From the Worldwide Faith News archives


Date 05 May 1996 07:32:51


                                      STUDENT CONFERENCE 
                                        By Julian Shipp 
ST. LOUIS--Crowd attendance and thermometers were about the only 
things that fell below expectations at a national, ecumenical 
student conference that attracted 240 Presbyterians to St. Louis 
Dec. 28 - Jan. 1. 
       "Celebrate! Gathering at the Crossroads," brought together 
more than 1,800 students and campus ministers representing nine 
Christian denominations. The event was hosted and coordinated by 
the Council for Ecumenical Student Christian Ministry (CESCM). 
       The Rev. Clyde O. Robinson Jr., CESCM co-chair and associate 
for higher education ministries and students' ministries in the 
National Ministries Division (NMD), said organizers planned the 
program for as many as 3,000 college and university students, but 
the official count was 1,807. 
       Even so, no one interviewed by the Presbyterian News Service 
expressed disappointment in the event, despite having to make 
personal sacrifices like being away from family, losing sleep 
during long conference hours and missing out on home-cooked meals. 
       Stuffed with Christmas dinners and heavily laden with gifts 
from family and loved ones, students flocked into small groups for 
Bible study and "jammed" to modernized versions of African, 
European and Caribbean music performed by the Lutheran group "Bread 
for the Journey." 
       "Actually I had no prior expectations before coming to the 
conference," said Eric Banks, a United Methodist and student at the 
University of Missouri at Rolla. "But any expectations I did have, 
the conference met or exceeded them. I'm really happy about it." 
       "I was very curious to be here and see some people who are 
doing some hard thinking about what's going on in this world," said 
Mary Preus, singer/leader of "Bread for the Journey." 
       "The critical mass of persons was certainly sufficient for us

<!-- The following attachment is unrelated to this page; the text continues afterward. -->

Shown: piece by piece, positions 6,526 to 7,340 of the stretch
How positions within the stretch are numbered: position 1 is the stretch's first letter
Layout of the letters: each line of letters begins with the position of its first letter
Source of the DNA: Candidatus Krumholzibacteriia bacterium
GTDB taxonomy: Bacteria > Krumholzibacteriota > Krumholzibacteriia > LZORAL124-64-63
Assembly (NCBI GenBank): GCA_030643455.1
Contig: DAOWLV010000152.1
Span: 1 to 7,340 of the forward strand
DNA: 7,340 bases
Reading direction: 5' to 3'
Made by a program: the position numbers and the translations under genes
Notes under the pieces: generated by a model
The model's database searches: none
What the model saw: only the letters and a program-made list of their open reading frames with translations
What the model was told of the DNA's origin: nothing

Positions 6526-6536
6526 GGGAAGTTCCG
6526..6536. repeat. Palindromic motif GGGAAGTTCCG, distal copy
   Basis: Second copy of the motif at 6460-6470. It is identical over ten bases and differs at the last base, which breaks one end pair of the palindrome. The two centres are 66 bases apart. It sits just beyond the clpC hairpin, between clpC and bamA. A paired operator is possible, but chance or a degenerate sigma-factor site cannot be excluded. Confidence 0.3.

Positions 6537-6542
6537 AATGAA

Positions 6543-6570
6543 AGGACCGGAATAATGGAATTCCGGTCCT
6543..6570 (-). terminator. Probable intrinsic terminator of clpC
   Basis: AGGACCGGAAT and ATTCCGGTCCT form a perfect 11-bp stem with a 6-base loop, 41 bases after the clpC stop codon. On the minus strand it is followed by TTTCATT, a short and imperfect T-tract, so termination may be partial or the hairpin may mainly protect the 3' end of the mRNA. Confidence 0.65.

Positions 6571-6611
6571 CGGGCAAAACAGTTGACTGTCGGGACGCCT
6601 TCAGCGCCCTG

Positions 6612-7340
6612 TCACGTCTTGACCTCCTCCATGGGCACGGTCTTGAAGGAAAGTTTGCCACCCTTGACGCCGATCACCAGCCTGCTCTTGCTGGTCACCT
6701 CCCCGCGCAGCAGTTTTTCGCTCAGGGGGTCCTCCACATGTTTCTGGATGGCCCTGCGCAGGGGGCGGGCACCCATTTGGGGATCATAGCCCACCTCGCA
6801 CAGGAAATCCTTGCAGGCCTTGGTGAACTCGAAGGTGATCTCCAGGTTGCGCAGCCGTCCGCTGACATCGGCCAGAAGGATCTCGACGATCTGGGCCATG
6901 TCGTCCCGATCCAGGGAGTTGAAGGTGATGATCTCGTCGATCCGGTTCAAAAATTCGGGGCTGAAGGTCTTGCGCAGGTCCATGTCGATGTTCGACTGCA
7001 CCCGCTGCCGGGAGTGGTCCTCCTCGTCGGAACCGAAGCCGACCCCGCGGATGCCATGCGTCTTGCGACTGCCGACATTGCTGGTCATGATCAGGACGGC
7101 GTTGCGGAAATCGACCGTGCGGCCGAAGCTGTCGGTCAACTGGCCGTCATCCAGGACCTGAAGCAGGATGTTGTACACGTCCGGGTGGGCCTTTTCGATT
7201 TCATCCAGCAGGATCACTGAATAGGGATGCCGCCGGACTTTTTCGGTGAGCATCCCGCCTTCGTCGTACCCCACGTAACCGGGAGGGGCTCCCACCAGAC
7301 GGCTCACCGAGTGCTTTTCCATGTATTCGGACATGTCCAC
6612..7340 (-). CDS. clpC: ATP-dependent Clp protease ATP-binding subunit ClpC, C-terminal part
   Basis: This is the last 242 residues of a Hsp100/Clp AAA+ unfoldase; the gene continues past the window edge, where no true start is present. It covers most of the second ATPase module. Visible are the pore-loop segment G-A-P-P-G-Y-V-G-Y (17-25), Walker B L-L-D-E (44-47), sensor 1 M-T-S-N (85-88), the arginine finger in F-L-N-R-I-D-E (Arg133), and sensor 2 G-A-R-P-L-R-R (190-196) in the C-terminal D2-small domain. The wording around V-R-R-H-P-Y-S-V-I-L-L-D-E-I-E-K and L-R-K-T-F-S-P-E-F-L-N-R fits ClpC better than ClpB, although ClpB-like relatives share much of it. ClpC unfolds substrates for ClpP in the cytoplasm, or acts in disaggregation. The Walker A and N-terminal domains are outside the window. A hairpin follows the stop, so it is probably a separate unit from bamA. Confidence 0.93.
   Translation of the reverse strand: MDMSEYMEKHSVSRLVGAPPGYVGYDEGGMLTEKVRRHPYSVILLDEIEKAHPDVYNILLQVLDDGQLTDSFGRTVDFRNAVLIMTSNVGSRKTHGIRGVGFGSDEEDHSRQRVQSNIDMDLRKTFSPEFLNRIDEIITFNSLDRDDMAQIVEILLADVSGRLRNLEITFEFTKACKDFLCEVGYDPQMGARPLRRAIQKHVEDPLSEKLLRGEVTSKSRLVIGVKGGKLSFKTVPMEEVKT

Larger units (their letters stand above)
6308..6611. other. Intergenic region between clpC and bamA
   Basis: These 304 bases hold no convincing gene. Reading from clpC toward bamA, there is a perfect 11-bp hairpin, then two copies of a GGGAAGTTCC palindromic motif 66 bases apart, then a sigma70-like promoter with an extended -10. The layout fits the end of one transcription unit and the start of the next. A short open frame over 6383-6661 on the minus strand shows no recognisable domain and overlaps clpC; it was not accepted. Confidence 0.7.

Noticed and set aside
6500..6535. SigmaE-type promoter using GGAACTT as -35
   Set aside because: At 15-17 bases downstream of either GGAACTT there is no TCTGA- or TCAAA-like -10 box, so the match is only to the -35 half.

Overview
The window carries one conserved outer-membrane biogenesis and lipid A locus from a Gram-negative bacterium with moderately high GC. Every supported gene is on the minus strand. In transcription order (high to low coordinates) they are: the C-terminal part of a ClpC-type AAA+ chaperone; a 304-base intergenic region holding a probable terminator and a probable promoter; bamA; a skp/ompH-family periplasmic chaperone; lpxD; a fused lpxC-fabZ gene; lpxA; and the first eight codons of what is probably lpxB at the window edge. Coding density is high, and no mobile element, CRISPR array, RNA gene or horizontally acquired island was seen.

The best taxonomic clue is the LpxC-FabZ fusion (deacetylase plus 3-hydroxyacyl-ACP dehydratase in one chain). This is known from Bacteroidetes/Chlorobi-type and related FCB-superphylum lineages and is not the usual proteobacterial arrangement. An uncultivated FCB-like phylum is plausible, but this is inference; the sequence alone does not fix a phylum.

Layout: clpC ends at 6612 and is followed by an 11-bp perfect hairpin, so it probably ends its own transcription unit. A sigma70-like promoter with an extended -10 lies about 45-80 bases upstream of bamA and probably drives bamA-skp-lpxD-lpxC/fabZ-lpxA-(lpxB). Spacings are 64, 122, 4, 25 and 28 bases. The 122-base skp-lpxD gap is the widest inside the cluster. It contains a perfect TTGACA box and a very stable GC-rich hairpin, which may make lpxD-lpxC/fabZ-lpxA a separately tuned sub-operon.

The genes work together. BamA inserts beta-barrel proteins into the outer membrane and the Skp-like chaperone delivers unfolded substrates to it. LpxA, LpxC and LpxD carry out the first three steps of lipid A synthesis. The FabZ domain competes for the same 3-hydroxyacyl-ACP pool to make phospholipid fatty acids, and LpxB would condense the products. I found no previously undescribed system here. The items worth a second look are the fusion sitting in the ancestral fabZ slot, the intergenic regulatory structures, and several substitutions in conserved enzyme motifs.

to feel like it was a really positive experience," Robinson said. 
"But I do plan to contact the nearly 600 campus ministers who work 
on behalf of the Presbyterian Church and get some estimate of how 
many students they contacted and how." 
       Robinson theorized attendance fell below expectations because 
the majority of potential repeat participants (students who went 
to the first conference four years ago in Louisville) have since 
graduated from college. He also cited an increase in the number of 
students who work in their spare time, lack of money or free time 
among students and the possibility of insufficient promotion by 
campus ministry networks. 
       Six hours of the conference were devoted to denominational 
meetings. The Presbyterian gatherings, planned by the 
denomination's national student leadership group, were organized 
around the work of the Congregational, National and Worldwide 
Ministries divisions of the General Assembly Council. 
       Presbyterian speakers during these gatherings included the 
Rev. John Fife, former moderator of the General Assembly and pastor 
of Southside Presbyterian Church in Tucson, Ariz.; Rodger Nishioka, 
associate for leader development for youth ministry in the 
Congregational Ministries Division; Barbara Renton, executive 
presbyter of Susquehanna Valley Presbytery in Bainbridge, New York; 
and the Rev. Dorothy L. Boulton, minister for youth at First 
Congregational Church in Wheaton, Ill. 
       More than 15 thematic sessions dealt with topics ranging from 
"Justice for the New Millennium," which explored present and 
emerging social issues, to "Evaluating Sexual Behavior," which used 
popular media to examine values useful in evaluating moral 
       During her presentation titled "Feminism and Faith," Cindy 
Cushman, staff member of the National Network of Presbyterian 
College Women and a graduate of Louisville Presbyterian Theological 
Seminary, discussed how feminism can coexist with Christian faith. 
       Cushman said her understanding of feminism stems out of her 
Christian belief that all people are created in the image of God 
and thus should be equally respected and heard. 
       She used the daughters of Zelophehad in the Bible (Numbers 27) 
to illustrate her point. According to the story, the father of the 
daughters died without sons to inherit his property. Unwilling to 
surrender all their inheritance to their father's brothers, the 
daughters petitioned their case to Moses who brought the case 
before God.